Teachers v. Schools as the Locus of Transformation

Would you go for “shock and awe” concentration or “a thousand points of light” distribution?
Monday, January 14, 2013

Harley Ungar is a veteran Teach For America staff member who also serves on the school board in Englewood, New Jersey. This post was originally published on withGanas and has been reprinted with permission.

Thought exercise: if you ran a school district and had a hundred transformational teachers to deploy however you saw fit, would you put them in one school or distribute them throughout the system? Put differently, would you go for “shock and awe” concentration or “a thousand points of light” distribution?


A young female teacher with shoulder length light brown hair preparing lesson plans in an empty classroom.


Photo by Patsy Lynch via WikiCommons

Recognizing that there are always trade-offs in lifeand trade-offs in this case involve consequences as serious as a child’s life prospectsI would personally opt for the concentration approach. I think having transformational teachers embedded in all schools has tremendous value in terms of setting a high bar for what’s possible, not to mention potentially serving as a lifeline for those kids lucky enough to be in that classroom. However, the sad reality (or at least my perspective on reality) is that the impact of one transformational teacher is too easily eroded by the inexorable tide of sub-par teachers. I do believe that a phenomenal teacher has the power to change the life trajectory of his/her students, but without the proper reinforcement, the vast majority of students’ profound gains are likely to erode over time.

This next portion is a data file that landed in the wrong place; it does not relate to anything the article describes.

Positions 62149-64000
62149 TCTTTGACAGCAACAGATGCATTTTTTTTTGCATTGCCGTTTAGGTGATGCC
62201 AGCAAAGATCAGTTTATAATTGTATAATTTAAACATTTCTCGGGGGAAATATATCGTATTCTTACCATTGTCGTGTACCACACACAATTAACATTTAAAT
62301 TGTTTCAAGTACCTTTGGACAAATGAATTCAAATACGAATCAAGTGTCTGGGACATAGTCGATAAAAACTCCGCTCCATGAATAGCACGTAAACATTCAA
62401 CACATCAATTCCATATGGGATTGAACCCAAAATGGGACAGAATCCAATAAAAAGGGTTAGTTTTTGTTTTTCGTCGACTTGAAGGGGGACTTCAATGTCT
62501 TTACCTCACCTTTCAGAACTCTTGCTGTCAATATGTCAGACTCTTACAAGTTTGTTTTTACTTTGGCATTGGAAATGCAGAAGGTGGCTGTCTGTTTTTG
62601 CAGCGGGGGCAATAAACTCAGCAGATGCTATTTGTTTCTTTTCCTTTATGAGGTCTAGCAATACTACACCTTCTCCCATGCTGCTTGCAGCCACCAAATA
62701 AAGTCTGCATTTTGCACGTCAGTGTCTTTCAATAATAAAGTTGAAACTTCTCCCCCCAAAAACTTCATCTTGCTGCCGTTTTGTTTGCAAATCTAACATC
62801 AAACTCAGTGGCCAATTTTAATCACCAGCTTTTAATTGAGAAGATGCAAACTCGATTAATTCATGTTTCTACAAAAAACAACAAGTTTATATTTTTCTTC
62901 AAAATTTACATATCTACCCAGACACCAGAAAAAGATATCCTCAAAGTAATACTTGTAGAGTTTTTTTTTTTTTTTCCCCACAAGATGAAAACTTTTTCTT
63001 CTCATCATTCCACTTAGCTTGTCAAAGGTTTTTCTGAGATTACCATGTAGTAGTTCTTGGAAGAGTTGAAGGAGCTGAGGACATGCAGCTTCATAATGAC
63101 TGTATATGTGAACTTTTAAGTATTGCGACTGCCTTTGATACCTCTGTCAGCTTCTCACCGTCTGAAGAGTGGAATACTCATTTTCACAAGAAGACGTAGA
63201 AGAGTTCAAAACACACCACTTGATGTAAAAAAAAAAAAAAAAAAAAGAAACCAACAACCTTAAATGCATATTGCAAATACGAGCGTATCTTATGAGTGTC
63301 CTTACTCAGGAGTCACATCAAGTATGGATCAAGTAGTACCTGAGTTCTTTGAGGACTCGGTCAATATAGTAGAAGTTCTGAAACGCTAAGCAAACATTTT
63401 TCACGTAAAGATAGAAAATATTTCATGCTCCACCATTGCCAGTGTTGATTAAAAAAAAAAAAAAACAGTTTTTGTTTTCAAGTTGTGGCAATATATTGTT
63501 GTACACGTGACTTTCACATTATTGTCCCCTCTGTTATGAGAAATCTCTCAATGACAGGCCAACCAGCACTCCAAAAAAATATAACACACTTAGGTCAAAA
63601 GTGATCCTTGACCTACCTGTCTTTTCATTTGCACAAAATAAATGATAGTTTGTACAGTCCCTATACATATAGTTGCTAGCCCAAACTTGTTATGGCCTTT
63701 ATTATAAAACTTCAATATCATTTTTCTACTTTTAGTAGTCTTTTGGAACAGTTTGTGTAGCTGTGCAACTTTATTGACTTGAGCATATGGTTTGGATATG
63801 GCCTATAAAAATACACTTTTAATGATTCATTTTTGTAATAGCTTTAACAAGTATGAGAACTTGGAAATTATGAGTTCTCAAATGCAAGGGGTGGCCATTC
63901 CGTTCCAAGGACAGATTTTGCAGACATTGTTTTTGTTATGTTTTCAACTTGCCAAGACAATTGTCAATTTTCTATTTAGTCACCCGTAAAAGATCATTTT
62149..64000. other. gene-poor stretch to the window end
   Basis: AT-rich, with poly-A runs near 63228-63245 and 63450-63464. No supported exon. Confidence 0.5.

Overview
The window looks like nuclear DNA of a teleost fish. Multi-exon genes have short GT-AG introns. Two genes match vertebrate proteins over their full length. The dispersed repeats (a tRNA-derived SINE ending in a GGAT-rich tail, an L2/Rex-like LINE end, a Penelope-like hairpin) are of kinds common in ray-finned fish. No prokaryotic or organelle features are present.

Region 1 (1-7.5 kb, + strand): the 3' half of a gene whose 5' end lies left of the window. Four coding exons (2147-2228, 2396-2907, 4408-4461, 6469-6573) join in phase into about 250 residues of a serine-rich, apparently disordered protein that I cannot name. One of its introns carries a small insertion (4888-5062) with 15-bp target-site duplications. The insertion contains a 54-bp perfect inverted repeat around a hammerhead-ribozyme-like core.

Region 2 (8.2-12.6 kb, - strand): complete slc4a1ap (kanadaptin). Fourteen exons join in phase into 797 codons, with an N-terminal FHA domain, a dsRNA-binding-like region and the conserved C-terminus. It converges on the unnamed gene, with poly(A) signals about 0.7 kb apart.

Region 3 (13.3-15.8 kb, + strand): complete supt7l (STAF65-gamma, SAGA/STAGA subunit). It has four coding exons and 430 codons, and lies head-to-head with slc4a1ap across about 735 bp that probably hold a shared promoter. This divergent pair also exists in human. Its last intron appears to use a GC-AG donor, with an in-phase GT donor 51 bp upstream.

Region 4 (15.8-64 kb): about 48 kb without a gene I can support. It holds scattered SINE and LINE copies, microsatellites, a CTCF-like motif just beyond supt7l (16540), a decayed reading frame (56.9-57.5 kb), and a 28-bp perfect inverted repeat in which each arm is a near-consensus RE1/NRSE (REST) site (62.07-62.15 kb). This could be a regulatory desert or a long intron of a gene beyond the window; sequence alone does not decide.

More and more, I’m coming around to the belief that (statistically speaking) a sole transformational teacher is insufficient. Students need multiple years of exposure to strong teachers for their gains to be enduring. Either we ensure that the same transformational teacher follows a cohort of kids from early elementary through high school (an impossibility given grade level–specific content and pedagogy), or we surround this cohort of students with a whole team of transformational teachers.

So this all begs the question, of course: how can we ensure that we have many more transformational schools?


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